Parish council v planning system: inspector dilutes sustainability plans

By Elf

In October 2019 ELF was approached by a number of residents and a Parish Council who had just had their draft Neighbourhood Plan examined by a Planning Inspector. The inspector suggested revisions to some of their proposed policies, specifically in this instance, the policy on sustainability standards for new developments. The Neighbourhood Plan group and Parish Council were unhappy with some of these changes.  The group approached ELF to see if we could assist. It’s was especially interesting to ELF as this case demonstrated clearly some of the issues faced by communities, grassroots wanting to respond to declared “Climate Change Emergency” as their council had done and what that means in practice. 

The PC put a policy requirement in their neighbourhood plan that any new developments should meet the highest standards of sustainability and reduce carbon emissions by a minimum of 40% compared to current building regulations.

The Independent Examiner argued that the policy was not compliant with the NPPF or the District Local Plan and, while trying to “keep the spirit of the recommendation”, considerably watered down the original policy. The residents and the PC wanted to retain the original wording and were naturally concerned that if they accepted the change they would not be able to stop new developments that had low sustainability standards.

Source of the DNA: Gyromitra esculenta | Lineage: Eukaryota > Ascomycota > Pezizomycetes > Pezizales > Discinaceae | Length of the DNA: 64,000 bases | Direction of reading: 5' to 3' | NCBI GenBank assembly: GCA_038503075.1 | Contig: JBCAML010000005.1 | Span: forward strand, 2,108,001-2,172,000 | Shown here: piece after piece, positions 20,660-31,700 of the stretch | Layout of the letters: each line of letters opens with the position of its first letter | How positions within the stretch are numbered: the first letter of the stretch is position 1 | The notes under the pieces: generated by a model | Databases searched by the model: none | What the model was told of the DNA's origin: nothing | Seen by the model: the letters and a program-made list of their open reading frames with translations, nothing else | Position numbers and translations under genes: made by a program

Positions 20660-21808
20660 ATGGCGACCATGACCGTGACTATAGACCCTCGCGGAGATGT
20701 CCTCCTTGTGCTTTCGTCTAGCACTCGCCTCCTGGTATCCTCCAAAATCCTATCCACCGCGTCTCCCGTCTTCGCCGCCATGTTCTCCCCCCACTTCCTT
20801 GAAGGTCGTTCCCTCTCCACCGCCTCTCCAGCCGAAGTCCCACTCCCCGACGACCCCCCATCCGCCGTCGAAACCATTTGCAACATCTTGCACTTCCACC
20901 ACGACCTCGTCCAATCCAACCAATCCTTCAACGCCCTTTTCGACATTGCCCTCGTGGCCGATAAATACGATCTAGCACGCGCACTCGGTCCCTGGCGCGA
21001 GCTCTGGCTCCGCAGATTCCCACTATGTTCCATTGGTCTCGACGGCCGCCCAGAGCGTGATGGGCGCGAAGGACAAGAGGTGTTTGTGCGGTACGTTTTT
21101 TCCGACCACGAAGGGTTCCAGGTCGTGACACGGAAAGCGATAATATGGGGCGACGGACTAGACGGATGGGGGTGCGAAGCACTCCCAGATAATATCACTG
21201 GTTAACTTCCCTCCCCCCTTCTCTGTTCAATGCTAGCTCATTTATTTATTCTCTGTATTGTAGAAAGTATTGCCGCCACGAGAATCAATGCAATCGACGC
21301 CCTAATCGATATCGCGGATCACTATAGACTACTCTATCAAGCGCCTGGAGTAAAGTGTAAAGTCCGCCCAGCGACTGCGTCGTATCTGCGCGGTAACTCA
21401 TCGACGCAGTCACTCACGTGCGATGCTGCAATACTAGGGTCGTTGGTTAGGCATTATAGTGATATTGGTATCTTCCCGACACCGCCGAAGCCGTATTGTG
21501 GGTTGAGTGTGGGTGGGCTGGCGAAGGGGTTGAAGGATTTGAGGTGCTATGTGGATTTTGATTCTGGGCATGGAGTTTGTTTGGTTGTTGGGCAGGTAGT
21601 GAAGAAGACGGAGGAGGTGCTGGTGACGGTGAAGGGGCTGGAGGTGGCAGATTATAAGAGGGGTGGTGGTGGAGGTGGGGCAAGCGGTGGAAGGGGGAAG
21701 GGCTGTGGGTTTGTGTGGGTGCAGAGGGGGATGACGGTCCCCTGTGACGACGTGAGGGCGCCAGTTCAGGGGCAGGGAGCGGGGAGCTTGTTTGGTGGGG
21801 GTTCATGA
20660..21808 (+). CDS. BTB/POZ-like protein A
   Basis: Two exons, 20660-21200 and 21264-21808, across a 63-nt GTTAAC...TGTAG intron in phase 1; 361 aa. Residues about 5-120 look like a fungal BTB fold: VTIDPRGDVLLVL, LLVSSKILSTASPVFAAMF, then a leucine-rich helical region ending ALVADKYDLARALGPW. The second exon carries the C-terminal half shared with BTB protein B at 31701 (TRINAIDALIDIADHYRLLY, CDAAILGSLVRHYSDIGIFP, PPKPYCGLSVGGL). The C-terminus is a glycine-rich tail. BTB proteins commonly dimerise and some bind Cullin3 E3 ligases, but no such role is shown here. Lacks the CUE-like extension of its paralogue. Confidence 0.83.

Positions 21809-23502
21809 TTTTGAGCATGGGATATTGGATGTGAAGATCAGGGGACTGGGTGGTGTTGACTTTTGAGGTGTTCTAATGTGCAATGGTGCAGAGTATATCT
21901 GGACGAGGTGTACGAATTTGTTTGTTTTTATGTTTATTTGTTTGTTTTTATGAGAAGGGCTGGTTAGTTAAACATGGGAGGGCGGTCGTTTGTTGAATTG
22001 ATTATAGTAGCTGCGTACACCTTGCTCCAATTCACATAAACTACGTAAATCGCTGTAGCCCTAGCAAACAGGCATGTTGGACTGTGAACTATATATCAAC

ELF through its pro-bono scheme was able to provide a useful opinion for the group. Whilst there appeared to be a contradiction in government policy, the 2019 NPPF, at paragraph 149 and footnote 48, provides that “Plans should take a proactive approach to mitigating and adapting to climate change”, “in line with the objectives and provisions of the Climate Change Act 2008”. The amendments to the Climate Change Act 2008 introduced earlier this year have set a net zero target for UK carbon emissions by 2050. Furthermore, in response to that new target the Government is consulting on a new “Future Homes Standard” which would make changes to Part L and Part F of the Building Regulations for new dwellings. The consultation paper provides that the Government “expect that an average home built to [the new standard] will have 75-80% less carbon emissions than one built to current energy efficiency requirements”. It proposes “introducing in 2020 a meaningful but achievable uplift to energy efficiency standards as a stepping stone to the Future Homes Standard.” The Government’s “preferred option” for this 2020 uplift is a 31% reduction in carbon emissions compared to the current standard.

We wait to see whether the new government will respond adequately to the threats posed by climate change, and at the local level grassroots communities who wish to respond locally, are enabled.